In 1924, he performed at the Provincetown Playhouse in Greenwich Village in All God's Chillun Got Wings. During the following years, he appeared in several plays, including, Black Boy (1926), Porgy (1928), Othello (1930), The Hairy Ape (1931), and Stevedore (1935); and twelve films, including Body and Soul (1924), Borderline (1929), The Emperor Jones (1933), Show Boat (1936), Song of Freedom (1937), Proud Valley (1939), and Tales of Manhattan (1943).

Robeson as Othello
Robeson as Othello

In the film Show Boat, he sang "Ol' Man River'' in his deep baritone voice, and it became his signature tune. He had begun his professional singing career in 1925, at a highly successful concert in New York. He traveled throughout the United States and Europe during the 1930's and 40's giving concerts and starring in plays to critical acclaim.

In 1935, he toured the Soviet Union and was very impressed with what he saw as a classless society where all races were treated equally. He wrote, "Here, for the first time in my life, I walk in full human dignity." He believed in the communist ideology and never seemed to see or understand the dark side of the Soviet version of communism.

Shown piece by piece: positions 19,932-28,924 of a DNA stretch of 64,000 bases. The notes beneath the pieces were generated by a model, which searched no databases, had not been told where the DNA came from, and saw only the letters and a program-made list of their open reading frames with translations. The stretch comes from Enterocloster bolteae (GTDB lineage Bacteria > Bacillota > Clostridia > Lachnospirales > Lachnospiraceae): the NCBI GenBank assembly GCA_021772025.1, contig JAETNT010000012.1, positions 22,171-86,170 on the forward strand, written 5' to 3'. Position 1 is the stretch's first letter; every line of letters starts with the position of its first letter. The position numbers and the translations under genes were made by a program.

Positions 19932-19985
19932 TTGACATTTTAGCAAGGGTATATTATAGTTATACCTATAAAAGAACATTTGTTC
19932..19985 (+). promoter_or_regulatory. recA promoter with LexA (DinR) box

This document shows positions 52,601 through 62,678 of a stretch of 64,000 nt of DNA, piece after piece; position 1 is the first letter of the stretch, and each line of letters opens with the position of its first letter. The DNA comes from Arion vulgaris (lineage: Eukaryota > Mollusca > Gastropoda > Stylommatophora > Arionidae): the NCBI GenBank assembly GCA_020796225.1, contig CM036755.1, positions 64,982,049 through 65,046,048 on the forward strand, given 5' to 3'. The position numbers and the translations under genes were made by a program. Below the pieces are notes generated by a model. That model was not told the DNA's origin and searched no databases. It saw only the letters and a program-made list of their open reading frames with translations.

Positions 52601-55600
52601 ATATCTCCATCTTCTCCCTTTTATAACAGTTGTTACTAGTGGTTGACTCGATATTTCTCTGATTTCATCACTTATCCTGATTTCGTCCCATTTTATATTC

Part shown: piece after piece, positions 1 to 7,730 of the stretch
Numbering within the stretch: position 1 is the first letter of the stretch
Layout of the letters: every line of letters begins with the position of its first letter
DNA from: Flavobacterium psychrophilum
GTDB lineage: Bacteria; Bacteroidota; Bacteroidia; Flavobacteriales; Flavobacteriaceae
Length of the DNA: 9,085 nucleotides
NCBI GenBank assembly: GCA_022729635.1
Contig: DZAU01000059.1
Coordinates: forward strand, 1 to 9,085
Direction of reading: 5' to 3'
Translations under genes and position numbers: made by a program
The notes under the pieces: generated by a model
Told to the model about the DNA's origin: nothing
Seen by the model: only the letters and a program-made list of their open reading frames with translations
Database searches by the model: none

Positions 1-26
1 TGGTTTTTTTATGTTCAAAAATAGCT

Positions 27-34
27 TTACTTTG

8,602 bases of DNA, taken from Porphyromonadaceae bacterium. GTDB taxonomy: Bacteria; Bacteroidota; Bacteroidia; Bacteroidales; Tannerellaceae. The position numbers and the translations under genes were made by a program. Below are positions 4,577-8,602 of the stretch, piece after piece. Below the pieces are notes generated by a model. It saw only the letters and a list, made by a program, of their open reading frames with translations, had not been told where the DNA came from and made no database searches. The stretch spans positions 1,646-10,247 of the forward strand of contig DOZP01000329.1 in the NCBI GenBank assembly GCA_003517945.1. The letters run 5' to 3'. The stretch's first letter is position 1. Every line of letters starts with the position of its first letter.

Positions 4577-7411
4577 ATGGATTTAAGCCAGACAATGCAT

After World War II, the Cold War between the United States and the Soviet Union began, and with it, the witch hunting of the McCarthy era. Demagogues in politics and the entertainment industry created a climate of fear and suspicion that communists were trying to destroy democracy in American from within. People were called before the House Un-American Activities Committee (HUAC), where it was demanded that they answer whether they were a communist or not and if so, to give the names of other communists. Robeson became a target and was called before the committee. He refused to answer whether he was a communist or not, since it was his right as an American. Then he was asked about his trip to the Soviet Union:

He replied, "In Russia, I felt for the first time like a full human being -- no color prejudice like in Mississippi, no color prejudice like in Washington.''